Murals with a message say it loud: I mask-up and I’m proud

Frida is cool with wearing a mask. Just ask her. New Mural on 28 de Abril, just up the street from Orizaba.

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Masks as art in the window of Abrazos, the fabric store on Zacateros.

A cynic might say there are more murals, statues and pictures wearing masks in San Miguel de Allende than actual people.

I wouldn’t know.

Lately, the only people I hang out with are murals, statues, and pictures. And they all seem to be wearing masks.

Which is why I prefer their company to that of people who will not wear masks. They even look smarter than people without masks.

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San Miguel de Allende, Writings

Shadowboxing and other enchanting things that catch the eye in San Miguel de Allende

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It is no revelation that San Miguel de Allende is awash in beauty. A photographer’s playground, a selfie’s sandbox, a dilettante’s garden of earthly delights.

Like shooting into a herd of buffalo. Aim your camera in any direction and you will hit the mark, as often as not.

How many people arrive in San Miguel and launch into the uber project — snapping photos of every attractive doorway, every brass knocker, with the objective of creating the perfect coffeetable book?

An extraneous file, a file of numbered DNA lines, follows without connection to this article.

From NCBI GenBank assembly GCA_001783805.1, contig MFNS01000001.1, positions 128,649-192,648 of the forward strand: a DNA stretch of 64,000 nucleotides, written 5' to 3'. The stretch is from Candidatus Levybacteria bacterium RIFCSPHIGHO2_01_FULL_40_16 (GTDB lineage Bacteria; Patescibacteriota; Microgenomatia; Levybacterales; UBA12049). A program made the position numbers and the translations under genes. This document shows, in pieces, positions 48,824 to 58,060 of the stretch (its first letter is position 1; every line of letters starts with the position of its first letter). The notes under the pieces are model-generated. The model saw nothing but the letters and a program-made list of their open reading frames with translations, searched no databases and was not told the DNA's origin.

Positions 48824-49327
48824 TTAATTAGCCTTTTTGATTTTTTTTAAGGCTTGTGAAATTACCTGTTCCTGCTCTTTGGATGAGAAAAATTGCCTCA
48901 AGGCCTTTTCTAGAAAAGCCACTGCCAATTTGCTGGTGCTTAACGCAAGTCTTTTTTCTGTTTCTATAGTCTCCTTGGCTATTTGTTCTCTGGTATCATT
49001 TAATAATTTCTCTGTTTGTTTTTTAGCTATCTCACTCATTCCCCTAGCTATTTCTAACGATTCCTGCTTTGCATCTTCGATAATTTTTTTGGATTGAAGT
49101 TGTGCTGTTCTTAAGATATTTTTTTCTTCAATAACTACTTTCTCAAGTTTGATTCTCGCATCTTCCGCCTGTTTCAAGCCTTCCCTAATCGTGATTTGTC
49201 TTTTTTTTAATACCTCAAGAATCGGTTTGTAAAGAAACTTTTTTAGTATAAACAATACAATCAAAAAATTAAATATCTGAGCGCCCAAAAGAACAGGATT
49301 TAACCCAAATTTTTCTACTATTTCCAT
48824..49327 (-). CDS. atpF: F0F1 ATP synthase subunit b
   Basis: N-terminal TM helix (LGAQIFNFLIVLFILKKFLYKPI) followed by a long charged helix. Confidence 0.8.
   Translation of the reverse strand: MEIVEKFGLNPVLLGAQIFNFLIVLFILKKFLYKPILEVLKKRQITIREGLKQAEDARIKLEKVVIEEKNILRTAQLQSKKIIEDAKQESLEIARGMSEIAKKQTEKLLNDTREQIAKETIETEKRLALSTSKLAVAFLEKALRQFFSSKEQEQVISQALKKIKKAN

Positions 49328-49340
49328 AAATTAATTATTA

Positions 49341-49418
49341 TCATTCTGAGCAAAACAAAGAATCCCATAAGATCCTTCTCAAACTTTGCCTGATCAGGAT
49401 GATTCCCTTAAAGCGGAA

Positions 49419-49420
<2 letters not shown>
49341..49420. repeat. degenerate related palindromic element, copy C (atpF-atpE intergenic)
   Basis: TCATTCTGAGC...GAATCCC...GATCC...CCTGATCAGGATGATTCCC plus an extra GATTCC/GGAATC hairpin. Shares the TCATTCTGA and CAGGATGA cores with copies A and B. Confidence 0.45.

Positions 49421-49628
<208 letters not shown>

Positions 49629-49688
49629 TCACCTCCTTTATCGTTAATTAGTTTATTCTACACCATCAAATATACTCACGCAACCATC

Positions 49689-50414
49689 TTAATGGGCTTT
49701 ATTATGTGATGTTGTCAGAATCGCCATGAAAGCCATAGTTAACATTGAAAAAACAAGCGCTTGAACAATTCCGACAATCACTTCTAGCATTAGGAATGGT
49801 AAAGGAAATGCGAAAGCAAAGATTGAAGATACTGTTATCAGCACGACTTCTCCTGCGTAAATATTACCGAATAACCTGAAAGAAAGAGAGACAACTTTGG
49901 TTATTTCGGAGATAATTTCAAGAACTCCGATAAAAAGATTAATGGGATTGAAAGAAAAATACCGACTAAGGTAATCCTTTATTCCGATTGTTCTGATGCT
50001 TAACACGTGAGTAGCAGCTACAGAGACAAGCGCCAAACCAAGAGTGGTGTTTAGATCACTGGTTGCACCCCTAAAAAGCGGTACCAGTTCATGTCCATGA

I did. Continue reading

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San Miguel de Allende

Up against the wall, Mojigangas!

IMG_0318What’s a mojiganga, you might ask.

They are giant paper mache and fabric figures mounted on the shoulders of a person who twirls, whirls, bows, and bobs and weaves and dances the puppet to life. They can tower as high as 18 feet and still dazzle you with the lightness of their feet.

A really good mojiganga puppeteer will bring their character to life with a spry step, whirling arms, and surprising dance moves. Yes, the person inside the suit becomes the character. Continue reading

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Rants and raves, San Miguel de Allende, Writings

Sending a photo through artsy filters unearths emotions missed in the original — but is it art?

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This is what you get when you step out your front door around 7 a.m. in San Miguel de Allende. Not every day but when it happens you whisper a little prayer of thanks to the photography gods. (Then curse the limitations of your sad and old iPhone.) But taking the photo is just the beginning of what you can do.

I am not a photographer. I am a guy with a used iPhone who takes pictures.

I emphasize “used” because the newest phones seem to be veering awfully close to mimicking the abilities of a decent camera.

Mine is not in that class.

Even if I had a new phone with the latest camera technology, or even if I owned a halfway decent camera, I would never call myself a photographer. Continue reading